SMITH: And really, the same people show up…
JANZ: The same people show up and nothing’s changing. Meanwhile, we get all mad at the government for handouts while the churches — at least the government makes you do job interviews and life skills training to get the welfare check. The church just prays over you and that’s it. So we were guilty of the same thing. So we had an ex-offender ministry of 500 guys a year that we were helping with backpacks, hygiene kits, and bus tokens. But these guys really needed, they needed money, they needed good jobs. And so that’s when we shifted six years ago to doing — moving from a relief model, you know, populated… I mean Feickert and Corbett had written the book When Helping Hurts. They took this relief model as opposed to development model, the American poverty solution, needs a development solution, which means we actually go deep and say, let’s not help people in poverty, let’s help them get out. So that’s what we started six years ago with Cross Purpose was this holistic, Good Samaritan-esque type program where we take people from poverty and get them a livable wage job over a period of six months.
SMITH: Well, let me drill down into that just a little bit because before we talk about what the program is, let’s talk about how you get people into the program. You’ve described to me offline that there’s a rigorous vetting process, a rigorous application process that you don’t accept people merely because they have a need, but you accept people because they demonstrate a desire to change. Could you talk about that?
JANZ: Yeah. It was Father Boyle, out of Homeboy Industries in LA who said we don’t help people who need help, we help people who want help. And so you have to find some way of a process to find out who really wants help. If I walked into a room of food stamp recipients and said, Hey, who wants help? They’re all gonna raise their hand. Well, the question is not — is who wants it so bad they will work really hard, kind of night and day, to really change their condition and put in the sweat equity. And we never want to sweat more than they sweat, right? So we just go through a process of both with assessments, applications, interviews and stuff to find out who are the motivated people. We don’t screen based on, you know, do you have a bad background or not? We have people with multiple pages of rap sheets. But who has the motivation that we’re gonna invest deeply in them. So instead of me helping 500 guys for $50,000 a year, getting backpacks and hygiene kits and that, what if I went from 500 guys to three guys and I invested between 10 and $20,000 per guy to get them a middle class income. That’s kind of the shift that we made.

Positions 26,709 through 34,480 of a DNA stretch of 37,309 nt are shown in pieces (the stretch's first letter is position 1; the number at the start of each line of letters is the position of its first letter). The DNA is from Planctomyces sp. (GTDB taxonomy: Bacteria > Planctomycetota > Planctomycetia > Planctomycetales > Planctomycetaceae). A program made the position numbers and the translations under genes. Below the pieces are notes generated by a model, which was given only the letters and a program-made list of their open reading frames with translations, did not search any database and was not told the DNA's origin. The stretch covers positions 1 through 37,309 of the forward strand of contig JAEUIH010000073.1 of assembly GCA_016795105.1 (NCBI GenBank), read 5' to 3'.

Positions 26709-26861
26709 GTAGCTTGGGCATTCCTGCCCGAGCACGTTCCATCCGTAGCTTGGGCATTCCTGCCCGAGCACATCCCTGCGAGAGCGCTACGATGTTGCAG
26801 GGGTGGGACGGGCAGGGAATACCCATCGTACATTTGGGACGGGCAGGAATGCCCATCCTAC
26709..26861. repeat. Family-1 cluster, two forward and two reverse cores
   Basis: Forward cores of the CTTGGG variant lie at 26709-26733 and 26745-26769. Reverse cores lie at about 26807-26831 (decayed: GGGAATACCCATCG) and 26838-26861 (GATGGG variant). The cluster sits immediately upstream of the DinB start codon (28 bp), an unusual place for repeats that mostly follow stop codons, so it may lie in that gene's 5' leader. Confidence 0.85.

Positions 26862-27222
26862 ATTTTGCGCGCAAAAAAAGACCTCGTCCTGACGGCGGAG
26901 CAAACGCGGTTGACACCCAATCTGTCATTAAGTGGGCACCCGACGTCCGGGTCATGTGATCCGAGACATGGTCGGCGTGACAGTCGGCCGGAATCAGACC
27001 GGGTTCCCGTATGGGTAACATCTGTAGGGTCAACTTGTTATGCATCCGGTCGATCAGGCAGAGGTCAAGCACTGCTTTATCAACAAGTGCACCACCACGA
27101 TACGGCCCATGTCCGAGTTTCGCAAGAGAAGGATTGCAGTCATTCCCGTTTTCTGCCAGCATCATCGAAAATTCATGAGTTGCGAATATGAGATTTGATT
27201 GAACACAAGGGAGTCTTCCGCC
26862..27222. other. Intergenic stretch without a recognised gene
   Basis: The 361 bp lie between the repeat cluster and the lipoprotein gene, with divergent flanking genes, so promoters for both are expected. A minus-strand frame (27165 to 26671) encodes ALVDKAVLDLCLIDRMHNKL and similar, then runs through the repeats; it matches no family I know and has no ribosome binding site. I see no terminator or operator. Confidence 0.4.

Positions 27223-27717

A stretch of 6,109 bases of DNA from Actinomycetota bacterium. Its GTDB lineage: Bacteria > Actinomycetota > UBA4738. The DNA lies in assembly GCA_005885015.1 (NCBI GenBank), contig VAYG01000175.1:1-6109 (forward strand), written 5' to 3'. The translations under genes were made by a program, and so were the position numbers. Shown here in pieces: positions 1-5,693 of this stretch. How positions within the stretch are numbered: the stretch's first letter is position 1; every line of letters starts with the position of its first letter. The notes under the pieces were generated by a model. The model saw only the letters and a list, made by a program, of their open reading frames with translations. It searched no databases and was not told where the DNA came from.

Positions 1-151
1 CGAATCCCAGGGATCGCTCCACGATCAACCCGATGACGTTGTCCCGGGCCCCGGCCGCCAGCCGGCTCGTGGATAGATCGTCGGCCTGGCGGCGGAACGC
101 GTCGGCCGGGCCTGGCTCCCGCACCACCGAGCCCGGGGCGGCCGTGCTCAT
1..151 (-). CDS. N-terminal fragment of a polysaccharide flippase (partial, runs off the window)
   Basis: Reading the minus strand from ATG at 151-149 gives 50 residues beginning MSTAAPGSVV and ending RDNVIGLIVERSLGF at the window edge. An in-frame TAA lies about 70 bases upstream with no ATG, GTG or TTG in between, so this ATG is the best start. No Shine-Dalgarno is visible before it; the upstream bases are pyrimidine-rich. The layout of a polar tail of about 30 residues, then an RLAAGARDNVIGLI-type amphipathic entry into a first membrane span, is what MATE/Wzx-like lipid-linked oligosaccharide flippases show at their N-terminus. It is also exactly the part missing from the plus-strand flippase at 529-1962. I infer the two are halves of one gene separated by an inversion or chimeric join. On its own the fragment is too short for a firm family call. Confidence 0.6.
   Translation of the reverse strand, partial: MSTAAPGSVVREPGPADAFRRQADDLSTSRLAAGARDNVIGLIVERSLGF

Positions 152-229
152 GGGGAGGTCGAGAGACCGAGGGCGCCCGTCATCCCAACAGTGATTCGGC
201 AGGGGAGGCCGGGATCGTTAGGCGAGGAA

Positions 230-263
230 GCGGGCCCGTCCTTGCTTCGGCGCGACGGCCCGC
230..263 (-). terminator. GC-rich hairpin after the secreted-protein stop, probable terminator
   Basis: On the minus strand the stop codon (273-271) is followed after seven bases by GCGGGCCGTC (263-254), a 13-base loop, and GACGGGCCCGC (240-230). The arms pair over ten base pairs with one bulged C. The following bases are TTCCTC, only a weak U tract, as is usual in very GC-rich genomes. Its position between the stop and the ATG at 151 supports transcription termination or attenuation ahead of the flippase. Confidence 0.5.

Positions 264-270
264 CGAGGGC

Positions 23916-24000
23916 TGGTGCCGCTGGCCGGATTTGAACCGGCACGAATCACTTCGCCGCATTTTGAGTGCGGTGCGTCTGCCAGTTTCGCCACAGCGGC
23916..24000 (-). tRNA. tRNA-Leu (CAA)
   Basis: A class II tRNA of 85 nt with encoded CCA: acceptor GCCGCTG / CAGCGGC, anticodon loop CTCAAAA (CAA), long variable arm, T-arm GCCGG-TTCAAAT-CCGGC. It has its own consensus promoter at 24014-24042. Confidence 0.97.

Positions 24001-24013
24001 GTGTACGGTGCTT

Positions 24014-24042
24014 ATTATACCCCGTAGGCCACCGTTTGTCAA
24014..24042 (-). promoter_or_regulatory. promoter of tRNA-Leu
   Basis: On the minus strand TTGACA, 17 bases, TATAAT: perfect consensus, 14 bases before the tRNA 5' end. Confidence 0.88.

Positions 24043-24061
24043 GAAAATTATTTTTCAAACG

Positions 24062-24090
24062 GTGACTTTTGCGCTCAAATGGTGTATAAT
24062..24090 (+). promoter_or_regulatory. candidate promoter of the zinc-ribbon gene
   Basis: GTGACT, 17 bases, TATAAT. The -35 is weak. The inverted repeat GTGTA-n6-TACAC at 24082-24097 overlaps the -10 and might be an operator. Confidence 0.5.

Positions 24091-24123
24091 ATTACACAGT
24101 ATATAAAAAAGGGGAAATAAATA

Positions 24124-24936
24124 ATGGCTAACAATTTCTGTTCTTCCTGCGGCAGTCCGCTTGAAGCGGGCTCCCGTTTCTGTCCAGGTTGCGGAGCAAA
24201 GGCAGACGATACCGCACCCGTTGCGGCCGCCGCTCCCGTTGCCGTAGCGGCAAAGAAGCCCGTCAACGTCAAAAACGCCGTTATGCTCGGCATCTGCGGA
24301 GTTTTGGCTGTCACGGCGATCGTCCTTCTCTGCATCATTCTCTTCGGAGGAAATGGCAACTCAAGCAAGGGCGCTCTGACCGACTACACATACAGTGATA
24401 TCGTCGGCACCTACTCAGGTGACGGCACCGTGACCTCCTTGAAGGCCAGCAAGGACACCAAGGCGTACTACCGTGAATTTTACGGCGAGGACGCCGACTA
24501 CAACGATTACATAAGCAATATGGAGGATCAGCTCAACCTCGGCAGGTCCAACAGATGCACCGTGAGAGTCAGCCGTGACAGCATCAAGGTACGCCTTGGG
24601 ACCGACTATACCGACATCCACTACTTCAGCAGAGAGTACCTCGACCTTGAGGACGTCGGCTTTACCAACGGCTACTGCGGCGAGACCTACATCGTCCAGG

SMITH: Well and so let’s talk about what that actually looks like. So you’ll have how many people apply versus how many will you accept in a year?
JANZ: So we will have about 3,000 people fill out an interest form, say I’m interested in the program, and then we will accept 200 of those. So less than 10 percent we actually feel are going to actually exercise the grit necessary to in six months make a radical change in their life.
SMITH: So they fill out the interest form and then some of them get weeded out probably right away and then there’s a more elaborate process and the interviews and you get down to that 200 that are ready to get accepted into the six month program. Tell me what they do and what you do with them.
JANZ: Well, so just back to the vetting process, the first step is they have to show up to a one hour information session. That automatically cuts the amount of people from the interest form down in half, just to show up to one hour information session. Then they fill out a 14 page application. Then they go into an interview. If they show up, there’s a pretty good chance they might get into the program. But I just don’t waste all that time and energy and money on people who won’t even show up for their interview. So then once they come in, we accept them, we call them a leader because they lead their own change out of poverty. We have them then every day for six months. And the first six weeks is personal development. That’s identity development, job development, digital literacy training, soft skills, all the stuff that people get fired for. We teach them those first six weeks and it’s almost like a Marine boot camp because we have some attrition in there as well because people that say they made it through the assessment process, but then they don’t show up on time or they’re always on their phones or they get mad at another leader in the program. So that’s six weeks. Then the next period is skill development. They pick one of 32 different careers and we provide — we pay for and provide avenues for them to get the career of their choice, and then we put them into a job.